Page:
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Doctors Without Borders (MSF) Gives United Nations Chilling Account of Destruction in Gaza

Destroyed hospital in Gaza, Credit: WHO X page

Christopher Lockyear, Secretary General of Médecins Sans Frontières/Doctors Without Borders, delivered an absolutely gut-wrenching briefing—one that must be watched, not just read—on conditions in Gaza yesterday to the UN Security Council, one which should cause any American to blanche at the Biden Administration’s continuing to run interference on behalf of Israeli genocide against the Palestinians.

Lockyear began with a graphic description of the destruction of a family home, where MSF staff were sheltering, by an Israeli tank shell that killed two and badly wounded six others, five of whom were women and children. “Israeli forces have attacked our convoys, detained our staff, and bulldozed our vehicles, and hospitals have been bombed and raided. Now, for a second time, one of our staff shelters has been hit. This pattern of attacks is either intentional or indicative of reckless incompetence,” he said.

Lockyear, among other things, also pointed to the destruction of the health system in Gaza: “There is no health system to speak of left in Gaza. Israel’s military has dismantled hospital after hospital. What remains is so little in the face of such carnage. It is preposterous. The excuse given is that medical facilities have been used for military purposes, yet we have seen zero independently verified evidence of this….

“Our patients have catastrophic injuries, amputations, crushed limbs, and severe burns. They need sophisticated care. They need long and intensive rehabilitation. Medics cannot treat these injuries on a battlefield or in the ashes of destroyed hospitals. There are not enough hospital beds, not enough medications, and not enough supplies. Surgeons have had no choice but to carry out amputations without anesthesia, on children.

“Our surgeons are running out of basic gauze to stop their patients from bleeding out. They use it once, squeeze out the blood, wash it, sterilize it, and reuse it for the next patient. The humanitarian crisis in Gaza has left pregnant women without medical care for months. Women in labor cannot reach functional delivery rooms. They are giving birth in plastic tents and public buildings.

“Medical teams have added a new acronym to their vocabulary: WCNSF— wounded child, no surviving family.

“Children who survive this war will not only bear the visible wounds of traumatic injuries but the invisible ones, too—those of repeated displacement, constant fear, and witnessing family members literally dismembered before their eyes. These psychological injuries have led children as young as five to tell us they would prefer to die.”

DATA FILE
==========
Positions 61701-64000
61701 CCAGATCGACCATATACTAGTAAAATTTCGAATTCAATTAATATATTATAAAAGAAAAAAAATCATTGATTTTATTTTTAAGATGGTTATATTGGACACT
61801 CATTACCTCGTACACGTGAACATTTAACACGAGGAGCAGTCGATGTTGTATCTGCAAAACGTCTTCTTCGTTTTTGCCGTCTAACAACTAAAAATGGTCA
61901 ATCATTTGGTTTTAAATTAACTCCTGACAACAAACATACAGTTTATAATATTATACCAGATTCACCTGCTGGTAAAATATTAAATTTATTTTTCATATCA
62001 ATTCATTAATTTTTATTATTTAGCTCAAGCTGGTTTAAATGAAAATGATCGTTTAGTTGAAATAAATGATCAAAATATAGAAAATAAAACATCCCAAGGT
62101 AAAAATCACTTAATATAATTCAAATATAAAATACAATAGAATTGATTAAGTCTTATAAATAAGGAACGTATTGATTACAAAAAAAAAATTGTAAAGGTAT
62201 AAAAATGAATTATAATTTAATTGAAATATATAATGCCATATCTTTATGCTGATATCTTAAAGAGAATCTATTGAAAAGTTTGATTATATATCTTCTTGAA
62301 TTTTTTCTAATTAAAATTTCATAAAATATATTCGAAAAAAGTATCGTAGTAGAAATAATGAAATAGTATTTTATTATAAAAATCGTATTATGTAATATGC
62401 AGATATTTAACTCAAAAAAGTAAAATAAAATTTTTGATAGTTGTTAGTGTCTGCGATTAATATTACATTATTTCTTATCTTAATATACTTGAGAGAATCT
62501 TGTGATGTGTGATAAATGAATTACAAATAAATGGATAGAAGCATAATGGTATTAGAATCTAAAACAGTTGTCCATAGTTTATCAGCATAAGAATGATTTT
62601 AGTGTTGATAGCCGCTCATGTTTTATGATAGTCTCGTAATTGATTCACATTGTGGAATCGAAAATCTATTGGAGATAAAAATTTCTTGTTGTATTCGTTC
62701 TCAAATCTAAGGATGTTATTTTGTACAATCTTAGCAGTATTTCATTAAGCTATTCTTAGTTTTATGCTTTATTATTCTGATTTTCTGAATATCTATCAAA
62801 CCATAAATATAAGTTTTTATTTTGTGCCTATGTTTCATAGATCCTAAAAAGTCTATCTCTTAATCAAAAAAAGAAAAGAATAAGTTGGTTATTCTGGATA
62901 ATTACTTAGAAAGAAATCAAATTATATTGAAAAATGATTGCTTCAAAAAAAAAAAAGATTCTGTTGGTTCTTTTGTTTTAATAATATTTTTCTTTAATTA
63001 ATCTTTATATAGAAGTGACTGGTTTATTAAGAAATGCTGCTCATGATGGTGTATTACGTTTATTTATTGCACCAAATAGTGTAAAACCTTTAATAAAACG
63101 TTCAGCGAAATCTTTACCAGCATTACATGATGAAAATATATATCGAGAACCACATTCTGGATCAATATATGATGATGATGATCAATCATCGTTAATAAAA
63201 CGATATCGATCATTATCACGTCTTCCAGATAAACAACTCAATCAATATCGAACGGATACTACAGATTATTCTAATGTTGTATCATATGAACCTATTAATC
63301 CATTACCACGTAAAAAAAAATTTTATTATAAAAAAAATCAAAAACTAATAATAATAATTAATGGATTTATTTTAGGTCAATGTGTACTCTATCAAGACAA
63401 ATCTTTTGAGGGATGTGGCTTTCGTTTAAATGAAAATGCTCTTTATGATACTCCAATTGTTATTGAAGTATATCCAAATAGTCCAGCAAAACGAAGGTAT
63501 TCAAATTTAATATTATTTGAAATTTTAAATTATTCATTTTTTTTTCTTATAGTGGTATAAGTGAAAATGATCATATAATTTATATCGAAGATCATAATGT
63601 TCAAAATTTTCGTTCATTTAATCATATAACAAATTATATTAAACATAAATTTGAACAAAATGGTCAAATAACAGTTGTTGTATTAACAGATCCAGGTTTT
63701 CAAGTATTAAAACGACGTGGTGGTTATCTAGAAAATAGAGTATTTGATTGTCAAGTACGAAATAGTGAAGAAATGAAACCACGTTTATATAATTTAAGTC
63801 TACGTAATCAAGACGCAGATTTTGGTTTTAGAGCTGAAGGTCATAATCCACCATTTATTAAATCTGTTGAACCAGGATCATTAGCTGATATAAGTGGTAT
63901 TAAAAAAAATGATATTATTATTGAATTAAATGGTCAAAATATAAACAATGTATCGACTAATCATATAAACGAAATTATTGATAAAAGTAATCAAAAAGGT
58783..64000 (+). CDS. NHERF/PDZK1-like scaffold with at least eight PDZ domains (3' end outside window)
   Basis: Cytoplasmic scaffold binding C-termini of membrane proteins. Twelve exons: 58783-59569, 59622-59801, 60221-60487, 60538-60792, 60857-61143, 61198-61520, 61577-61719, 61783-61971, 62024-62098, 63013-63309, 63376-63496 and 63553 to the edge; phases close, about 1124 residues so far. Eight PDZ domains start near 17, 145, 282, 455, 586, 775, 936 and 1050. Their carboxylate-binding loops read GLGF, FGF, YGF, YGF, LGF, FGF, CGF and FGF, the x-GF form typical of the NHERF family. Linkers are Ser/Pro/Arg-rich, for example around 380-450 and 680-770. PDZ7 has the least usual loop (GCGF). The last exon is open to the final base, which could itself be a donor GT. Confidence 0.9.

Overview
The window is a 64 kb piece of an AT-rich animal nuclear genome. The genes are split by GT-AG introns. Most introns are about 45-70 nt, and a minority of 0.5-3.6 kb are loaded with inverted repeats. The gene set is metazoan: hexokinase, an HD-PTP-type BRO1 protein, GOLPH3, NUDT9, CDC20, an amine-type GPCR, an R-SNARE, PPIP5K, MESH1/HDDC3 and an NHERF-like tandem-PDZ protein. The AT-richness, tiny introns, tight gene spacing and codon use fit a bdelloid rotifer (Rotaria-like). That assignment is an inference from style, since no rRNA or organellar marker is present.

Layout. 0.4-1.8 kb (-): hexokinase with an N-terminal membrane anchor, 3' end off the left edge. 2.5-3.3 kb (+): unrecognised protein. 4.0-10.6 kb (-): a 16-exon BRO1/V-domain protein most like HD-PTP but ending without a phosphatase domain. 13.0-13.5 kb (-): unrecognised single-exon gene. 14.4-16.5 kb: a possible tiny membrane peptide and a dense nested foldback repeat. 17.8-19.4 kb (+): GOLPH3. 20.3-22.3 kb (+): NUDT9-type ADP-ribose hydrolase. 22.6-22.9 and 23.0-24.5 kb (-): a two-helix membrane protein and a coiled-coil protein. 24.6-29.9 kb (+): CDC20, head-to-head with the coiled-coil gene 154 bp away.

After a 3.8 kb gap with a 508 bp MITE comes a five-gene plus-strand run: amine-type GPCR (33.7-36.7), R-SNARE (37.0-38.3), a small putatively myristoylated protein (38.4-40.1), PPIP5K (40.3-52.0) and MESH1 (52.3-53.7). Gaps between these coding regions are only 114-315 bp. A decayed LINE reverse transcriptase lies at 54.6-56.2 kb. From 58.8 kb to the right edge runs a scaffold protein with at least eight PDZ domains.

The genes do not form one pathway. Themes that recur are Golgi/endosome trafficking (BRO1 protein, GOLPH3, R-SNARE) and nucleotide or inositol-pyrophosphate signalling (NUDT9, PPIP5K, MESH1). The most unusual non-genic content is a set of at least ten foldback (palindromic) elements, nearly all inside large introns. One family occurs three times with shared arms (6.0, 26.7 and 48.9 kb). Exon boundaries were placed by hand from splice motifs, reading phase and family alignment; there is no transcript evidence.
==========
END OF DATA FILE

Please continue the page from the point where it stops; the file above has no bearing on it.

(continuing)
Then Lockyear turned to what the Security Council must do: “Meeting after meeting, resolution after resolution, this body has failed to effectively address this conflict. We have watched members of this Council deliberate and delay while civilians die. We are appalled by the willingness of the United States to use its powers as a permanent Council member to obstruct efforts to adopt the most evident of resolutions: one demanding an immediate and sustained ceasefire. Three times this Council has had an opportunity to vote for the ceasefire that is so desperately needed and three times the United States has used its veto power, most recently this Tuesday [Feb. 20]. A new draft resolution by the United States ostensibly calls for a ceasefire. However, this is misleading at best.

“This Council should reject any resolution that further hampers humanitarian efforts on the ground and leads this Council to tacitly endorse the continued violence and mass atrocities in Gaza. The people of Gaza need a ceasefire not when ‘practicable,’ but now. They need a sustained ceasefire, not a ‘temporary period of calm.’ Anything short of this is gross negligence.

“The protection of civilians in Gaza cannot be contingent on resolutions from this Council which instrumentalize humanitarianism to blur political objectives. The protection of civilians, of civilian infrastructure, of health workers and health facilities, falls first and foremost on the parties to the conflict. But it is also a collective responsibility—a responsibility which rests with this Council and its individual members, as parties to the Geneva Conventions.

“The consequences of casting international humanitarian law to the wind will reverberate well beyond Gaza. It will be an enduring burden on our collective conscience.”